What is in this article?:
- The average debt a veterinary school graduate accumulates is approaching $150,000. The typical cattle practitioner earns a little less than $70,000 in his or her first year, not including unpaid internships.
- Loan repayment programs can help new cattle practitioners ease the burden of student loans.
You’ve done it! Those years of hard work, countless sleepless nights of studying, and rotations with numerous professors have paid off—and, you have earned the right to place those three little letters after your name—DVM.
But those letters come with a hefty price tag. And the task of repaying that debt can be overwhelming at best.
Thankfully, loan repayment programs have been established to help new veterinarians lighten the load. And often, rural communities benefit as much as the recipient.
Christine B. Navarre, DVM, MS, DACVIM, Louisiana State University, Baton Rouge, La., serves on the American Association of Bovine Practitioners’ (AABP) Rural Practice Sustainability Committee.
She says the average debt a veterinary school graduate accumulates is approaching $150,000. The typical cattle practitioner earns a little less than $70,000 in his or her first year, not including unpaid internships.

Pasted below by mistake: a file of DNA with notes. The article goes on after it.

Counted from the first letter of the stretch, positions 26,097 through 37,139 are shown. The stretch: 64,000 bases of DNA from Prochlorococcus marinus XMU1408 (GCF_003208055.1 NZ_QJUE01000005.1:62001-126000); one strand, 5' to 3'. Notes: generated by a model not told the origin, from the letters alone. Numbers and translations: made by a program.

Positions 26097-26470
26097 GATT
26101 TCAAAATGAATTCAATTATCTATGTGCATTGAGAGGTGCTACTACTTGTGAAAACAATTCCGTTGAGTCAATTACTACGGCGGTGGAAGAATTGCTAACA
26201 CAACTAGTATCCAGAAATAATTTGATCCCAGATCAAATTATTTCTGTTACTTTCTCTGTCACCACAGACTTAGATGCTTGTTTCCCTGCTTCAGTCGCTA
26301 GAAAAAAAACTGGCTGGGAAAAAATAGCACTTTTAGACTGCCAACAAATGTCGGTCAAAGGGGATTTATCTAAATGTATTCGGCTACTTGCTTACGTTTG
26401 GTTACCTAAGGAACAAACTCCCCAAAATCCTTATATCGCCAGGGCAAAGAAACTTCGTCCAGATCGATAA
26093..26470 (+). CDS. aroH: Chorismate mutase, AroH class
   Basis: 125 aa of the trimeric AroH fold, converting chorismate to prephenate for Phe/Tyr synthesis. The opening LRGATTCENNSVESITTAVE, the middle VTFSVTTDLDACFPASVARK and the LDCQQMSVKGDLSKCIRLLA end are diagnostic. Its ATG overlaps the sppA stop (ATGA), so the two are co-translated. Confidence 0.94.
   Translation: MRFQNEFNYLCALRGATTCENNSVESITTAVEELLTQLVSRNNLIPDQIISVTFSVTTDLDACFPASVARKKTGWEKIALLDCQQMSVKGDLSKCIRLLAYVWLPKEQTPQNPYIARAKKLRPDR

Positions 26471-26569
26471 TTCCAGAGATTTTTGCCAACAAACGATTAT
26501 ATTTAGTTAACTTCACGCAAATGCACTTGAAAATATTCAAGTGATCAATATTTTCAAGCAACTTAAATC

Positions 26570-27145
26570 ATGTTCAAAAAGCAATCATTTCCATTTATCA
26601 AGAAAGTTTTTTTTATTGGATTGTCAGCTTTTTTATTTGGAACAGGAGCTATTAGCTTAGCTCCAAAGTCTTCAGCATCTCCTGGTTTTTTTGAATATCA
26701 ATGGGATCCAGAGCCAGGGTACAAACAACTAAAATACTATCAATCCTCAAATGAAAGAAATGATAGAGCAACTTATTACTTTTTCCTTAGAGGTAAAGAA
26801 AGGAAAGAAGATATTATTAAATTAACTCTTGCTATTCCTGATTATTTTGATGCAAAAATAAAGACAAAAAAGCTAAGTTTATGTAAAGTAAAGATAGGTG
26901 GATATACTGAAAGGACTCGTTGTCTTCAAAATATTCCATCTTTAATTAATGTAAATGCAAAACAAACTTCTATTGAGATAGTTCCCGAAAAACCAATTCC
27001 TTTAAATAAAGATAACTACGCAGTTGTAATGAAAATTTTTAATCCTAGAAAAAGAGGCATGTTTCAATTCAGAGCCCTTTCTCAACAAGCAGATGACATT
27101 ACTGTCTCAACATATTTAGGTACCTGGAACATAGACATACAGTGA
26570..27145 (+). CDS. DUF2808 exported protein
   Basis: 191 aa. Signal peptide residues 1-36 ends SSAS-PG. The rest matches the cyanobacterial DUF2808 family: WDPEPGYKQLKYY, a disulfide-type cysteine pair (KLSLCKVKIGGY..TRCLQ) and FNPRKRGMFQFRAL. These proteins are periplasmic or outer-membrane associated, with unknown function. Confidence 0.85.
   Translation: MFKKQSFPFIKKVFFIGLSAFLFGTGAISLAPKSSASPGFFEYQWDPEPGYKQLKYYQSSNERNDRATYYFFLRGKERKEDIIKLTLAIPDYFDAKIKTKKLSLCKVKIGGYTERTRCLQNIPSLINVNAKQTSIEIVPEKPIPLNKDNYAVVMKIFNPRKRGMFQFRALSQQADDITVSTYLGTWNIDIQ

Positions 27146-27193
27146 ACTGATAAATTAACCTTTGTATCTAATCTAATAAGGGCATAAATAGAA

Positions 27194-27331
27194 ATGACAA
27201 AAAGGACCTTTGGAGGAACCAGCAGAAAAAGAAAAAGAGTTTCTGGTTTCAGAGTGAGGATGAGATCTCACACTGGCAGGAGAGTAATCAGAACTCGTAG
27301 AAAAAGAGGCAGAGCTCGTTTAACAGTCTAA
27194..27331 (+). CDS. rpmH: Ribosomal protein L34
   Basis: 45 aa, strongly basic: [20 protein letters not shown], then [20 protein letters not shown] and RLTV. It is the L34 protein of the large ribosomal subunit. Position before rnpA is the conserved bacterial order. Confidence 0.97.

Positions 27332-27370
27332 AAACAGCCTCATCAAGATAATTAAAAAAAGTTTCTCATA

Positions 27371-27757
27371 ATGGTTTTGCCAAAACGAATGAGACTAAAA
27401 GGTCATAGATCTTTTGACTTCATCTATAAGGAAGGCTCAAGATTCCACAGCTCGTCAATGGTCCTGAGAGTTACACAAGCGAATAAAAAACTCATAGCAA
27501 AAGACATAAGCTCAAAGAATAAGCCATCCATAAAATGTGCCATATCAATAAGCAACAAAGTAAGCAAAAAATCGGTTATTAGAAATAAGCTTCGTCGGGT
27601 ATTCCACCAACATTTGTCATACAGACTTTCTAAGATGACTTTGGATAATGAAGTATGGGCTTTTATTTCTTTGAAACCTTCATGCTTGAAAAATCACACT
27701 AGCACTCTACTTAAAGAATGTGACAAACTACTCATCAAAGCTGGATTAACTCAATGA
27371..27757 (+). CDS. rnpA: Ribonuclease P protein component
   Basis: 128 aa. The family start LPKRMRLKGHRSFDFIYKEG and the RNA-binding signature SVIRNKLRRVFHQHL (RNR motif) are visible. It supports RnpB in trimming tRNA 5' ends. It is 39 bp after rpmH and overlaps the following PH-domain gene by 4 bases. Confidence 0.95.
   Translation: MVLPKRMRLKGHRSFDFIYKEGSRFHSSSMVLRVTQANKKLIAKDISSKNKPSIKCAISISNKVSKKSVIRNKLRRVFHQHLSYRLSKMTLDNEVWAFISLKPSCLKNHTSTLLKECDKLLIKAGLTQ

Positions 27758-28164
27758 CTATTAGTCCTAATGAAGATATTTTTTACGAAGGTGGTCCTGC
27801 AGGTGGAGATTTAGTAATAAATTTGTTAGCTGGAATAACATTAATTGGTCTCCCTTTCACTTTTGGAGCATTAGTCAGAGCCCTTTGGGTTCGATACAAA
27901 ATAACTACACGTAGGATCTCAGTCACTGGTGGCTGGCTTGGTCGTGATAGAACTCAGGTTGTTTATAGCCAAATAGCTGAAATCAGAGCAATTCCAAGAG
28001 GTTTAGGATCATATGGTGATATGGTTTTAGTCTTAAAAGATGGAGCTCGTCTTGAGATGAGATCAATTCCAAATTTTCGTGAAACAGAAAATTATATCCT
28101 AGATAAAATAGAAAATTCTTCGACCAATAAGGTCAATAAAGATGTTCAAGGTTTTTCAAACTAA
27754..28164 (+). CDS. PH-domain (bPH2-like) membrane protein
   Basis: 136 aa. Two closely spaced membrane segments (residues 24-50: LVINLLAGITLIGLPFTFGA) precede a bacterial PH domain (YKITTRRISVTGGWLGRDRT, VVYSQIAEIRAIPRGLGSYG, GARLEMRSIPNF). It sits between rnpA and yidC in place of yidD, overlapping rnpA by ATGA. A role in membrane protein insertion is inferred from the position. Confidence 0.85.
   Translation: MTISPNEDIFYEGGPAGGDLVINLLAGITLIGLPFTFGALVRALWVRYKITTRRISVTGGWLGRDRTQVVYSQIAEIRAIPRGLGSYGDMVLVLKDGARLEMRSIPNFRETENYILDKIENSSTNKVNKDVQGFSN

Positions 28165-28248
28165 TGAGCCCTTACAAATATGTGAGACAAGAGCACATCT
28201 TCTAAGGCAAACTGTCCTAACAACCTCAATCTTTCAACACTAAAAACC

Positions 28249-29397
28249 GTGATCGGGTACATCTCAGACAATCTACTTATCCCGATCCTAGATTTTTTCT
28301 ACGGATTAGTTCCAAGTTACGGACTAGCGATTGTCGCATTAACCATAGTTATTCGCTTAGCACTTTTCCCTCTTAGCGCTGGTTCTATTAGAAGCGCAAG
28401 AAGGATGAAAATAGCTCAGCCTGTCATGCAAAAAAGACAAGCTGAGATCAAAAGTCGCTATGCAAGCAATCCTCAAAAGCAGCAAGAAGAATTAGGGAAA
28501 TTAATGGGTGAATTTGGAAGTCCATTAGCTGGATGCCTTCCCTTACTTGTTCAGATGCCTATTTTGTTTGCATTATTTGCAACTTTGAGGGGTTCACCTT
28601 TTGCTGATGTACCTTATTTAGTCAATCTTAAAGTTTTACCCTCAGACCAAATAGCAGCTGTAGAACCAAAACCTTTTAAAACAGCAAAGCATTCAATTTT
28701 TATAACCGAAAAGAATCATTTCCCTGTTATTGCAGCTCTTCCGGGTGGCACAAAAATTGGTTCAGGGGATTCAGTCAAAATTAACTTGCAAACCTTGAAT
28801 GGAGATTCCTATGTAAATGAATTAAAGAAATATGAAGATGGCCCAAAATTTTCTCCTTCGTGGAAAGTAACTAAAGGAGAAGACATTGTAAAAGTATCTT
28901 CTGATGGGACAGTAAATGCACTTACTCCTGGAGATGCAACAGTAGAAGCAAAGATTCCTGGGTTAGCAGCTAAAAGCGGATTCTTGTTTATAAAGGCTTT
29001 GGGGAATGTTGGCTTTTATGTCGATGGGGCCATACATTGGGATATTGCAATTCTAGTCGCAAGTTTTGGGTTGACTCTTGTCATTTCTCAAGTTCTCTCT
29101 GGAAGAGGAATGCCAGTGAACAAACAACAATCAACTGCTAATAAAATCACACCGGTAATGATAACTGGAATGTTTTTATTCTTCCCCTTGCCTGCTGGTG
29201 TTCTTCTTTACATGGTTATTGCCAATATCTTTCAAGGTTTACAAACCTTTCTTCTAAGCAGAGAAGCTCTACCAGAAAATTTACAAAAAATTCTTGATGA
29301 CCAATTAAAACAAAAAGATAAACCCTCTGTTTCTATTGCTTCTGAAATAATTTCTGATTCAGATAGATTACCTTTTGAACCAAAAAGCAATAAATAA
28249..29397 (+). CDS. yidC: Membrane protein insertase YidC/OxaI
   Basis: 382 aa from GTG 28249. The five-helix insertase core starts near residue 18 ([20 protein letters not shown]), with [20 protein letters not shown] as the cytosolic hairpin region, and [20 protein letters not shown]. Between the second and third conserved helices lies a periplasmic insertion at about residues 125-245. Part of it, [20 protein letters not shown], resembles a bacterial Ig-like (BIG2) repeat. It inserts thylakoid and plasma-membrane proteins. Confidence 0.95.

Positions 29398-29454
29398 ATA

With that vast difference in pay versus debt, worry is an understandable response.
“It’s very scary to them,” Dr. Navarre says. “Students take this very seriously, and it worries them. When you look at a 3:1 debt to salary ratio, it’s pretty tough. They have to make tough decisions—sometimes taking a job that isn’t their first choice, so that their spouse can also find a job. And it can sometimes prevent them from purchasing a home or buying into a practice.”
That’s where the AABP Rural Practice Sustainability Committee comes into play. This group of professionals is dedicated to helping new cattle veterinarians find grants and loan repayment programs to help offset their enormous debt load.
“The committee began a couple of years ago,” Dr. Navarre says. “We had heard for years it was difficult for practices to find vets willing to move into rural areas. Most recently, we began hearing there weren’t jobs. After much research, we discovered the issue is more about underserved areas, not necessarily the need for more vets.”
The committee is also working to help rural practices by offering business tools and tips, including seminars and webinars to help develop their rural practices.
Among the greatest programs in place, to date, is the U.S. Department of Agriculture (USDA) Veterinary Medicine Loan Repayment Program (VMLRP), which provides incentives for veterinarians to move to rural areas.